Venue: All England Club, London Date: 21 June - 4 July
Coverage: Live on BBC One and Two, HD, Red Button, BBC Sport website (UK only), Radio 5 live, 5 live sports extra; live text commentary online and on mobile phones.
Full details of BBC coverage
Federer survived a huge scare before seeing off world number 60 Falla
By Tim Henman
Former British number one
To see Roger Federer on the brink of an opening day exit from Wimbledon left everyone in shock.
The defending champion and greatest player of all time needing to come from two sets down to beat Alejandro Falla - who would've predicted that?
It just goes to show what can happen in the first round of a Grand Slam tournament if you're not quite on your game.
On five of my 14 appearances at Wimbledon I started with matches that went the distance, and I can assure you it's not an easy situation to navigate.
The grass is very green and slippery - it looked to me like Federer was struggling with his footing - and if your opponent attacks from the outset like Falla did, you immediately find yourself defending, which is awfully difficult on this surface.
A lot of people said Federer didn't look his normal self, that there might have been something up, but I don't buy into any of that.
Falla was simply the better player and deserves a lot of credit because he was the one dictating so many of the rallies in the first four sets.
Clearly Federer was not quite on his game but as the great champions do, he found a way to win when he wasn't playing well.
As I said to Sue Barker on court before the match, you can't win the tournament in the first week but you can certainly lose it. So it will be a huge, huge relief for Federer to have come through this test.
The result will have been noted with interest in the locker room. A lot of guys would have been willing Falla to win because Federer's the best player in history and if someone else can do the job of beating him then all the better for them.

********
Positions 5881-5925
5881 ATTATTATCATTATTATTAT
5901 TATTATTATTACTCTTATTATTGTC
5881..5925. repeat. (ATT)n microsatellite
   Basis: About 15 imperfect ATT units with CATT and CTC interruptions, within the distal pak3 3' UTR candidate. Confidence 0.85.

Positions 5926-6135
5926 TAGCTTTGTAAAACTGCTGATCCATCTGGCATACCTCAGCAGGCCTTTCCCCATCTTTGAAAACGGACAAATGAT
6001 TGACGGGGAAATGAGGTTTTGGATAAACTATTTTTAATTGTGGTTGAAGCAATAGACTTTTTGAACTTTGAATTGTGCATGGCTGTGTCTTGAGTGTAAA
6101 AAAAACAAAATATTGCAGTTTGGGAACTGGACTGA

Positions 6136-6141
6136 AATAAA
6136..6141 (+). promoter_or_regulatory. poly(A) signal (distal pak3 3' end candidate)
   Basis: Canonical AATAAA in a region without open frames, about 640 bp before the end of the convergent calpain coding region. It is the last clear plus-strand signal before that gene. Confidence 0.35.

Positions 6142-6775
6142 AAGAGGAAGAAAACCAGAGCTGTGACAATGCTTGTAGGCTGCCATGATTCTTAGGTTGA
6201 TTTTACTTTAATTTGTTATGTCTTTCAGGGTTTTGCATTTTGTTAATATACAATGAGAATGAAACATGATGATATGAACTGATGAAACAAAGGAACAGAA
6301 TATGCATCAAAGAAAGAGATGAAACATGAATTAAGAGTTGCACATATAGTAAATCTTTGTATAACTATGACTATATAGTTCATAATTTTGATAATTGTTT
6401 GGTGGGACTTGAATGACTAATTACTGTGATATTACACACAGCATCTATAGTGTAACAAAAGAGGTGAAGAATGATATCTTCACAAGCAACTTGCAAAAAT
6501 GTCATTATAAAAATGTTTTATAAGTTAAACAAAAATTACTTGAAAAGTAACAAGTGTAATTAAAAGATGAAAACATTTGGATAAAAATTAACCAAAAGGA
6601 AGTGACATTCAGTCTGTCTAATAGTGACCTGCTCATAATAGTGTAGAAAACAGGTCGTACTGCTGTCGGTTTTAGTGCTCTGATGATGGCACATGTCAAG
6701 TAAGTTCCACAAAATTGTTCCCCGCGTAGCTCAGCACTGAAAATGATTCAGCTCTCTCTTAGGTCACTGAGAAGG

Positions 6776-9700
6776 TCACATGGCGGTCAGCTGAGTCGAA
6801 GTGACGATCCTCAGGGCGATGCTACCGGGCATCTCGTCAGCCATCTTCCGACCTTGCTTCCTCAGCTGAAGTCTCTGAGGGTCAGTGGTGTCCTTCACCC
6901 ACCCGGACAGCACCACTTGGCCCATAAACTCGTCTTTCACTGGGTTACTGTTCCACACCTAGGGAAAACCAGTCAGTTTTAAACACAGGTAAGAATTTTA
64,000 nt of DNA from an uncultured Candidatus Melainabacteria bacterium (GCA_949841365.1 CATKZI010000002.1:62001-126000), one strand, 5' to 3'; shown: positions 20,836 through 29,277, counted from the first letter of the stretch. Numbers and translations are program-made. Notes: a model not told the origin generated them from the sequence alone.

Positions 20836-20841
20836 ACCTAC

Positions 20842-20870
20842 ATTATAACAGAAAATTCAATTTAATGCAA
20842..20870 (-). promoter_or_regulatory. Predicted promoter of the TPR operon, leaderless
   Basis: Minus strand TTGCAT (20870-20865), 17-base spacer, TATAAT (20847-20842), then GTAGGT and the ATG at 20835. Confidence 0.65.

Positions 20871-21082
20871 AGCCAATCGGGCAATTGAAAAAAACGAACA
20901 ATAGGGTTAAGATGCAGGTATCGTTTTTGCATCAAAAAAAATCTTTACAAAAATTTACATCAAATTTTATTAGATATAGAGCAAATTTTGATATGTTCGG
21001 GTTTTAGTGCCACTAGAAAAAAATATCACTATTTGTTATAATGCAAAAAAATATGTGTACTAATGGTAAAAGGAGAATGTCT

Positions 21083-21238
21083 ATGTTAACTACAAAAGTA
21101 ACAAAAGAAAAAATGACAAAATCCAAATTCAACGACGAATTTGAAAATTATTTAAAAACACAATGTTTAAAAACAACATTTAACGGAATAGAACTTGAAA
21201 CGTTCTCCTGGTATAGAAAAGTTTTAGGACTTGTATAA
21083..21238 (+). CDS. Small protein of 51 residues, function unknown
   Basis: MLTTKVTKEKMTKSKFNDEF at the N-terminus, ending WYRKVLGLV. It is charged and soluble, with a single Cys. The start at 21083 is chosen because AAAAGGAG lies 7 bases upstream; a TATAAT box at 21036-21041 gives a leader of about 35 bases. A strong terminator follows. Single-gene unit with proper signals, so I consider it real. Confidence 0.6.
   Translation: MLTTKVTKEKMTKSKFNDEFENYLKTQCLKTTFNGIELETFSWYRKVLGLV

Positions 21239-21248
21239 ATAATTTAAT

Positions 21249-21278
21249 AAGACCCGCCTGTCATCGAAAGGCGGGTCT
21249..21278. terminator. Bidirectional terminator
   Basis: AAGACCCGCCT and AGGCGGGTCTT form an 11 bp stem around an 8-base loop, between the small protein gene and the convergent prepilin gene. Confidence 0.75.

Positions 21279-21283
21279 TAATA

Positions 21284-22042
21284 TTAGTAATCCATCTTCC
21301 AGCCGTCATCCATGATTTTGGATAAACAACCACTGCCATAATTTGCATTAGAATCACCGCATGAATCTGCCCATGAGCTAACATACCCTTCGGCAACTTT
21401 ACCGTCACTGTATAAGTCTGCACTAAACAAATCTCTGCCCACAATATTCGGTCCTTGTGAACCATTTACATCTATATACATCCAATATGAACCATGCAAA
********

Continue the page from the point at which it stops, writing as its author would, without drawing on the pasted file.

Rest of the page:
They can look at it both ways. On the one hand Federer perhaps isn't playing as well as we've come to expect but, on the other, it highlights how ready you've got to be from the first round.
The bottom line is that he won three sets. We can analyse his game until the cows come home but he's in round two and that's mission accomplished
If you're not quite on song, the depth in the men's game is so good that even Roger Federer can find himself in serious danger.
The Swiss legend hasn't been quite as dominant this year as in previous years but back at Wimbledon, where he's reached the final in each of the last seven years, not many people would be turning down his record.
And now that he's through to round two, I can see him getting better and better.
The relief at surviving a major scare will probably relax him a little and he'll have a good practice session on Tuesday. He'll go away and work on his footwork and his groundstrokes to ensure that against Ilija Bozoljac, his next opponent, he plays more offensive tennis with greater aggression.
The bottom line is that he won three sets. People like us can analyse his game until the cows come home but he's in round two and that's mission accomplished.
Tim Henman was speaking to BBC Sport's David Ornstein. Henman is part of the BBC's commentary team for Wimbledon 2010.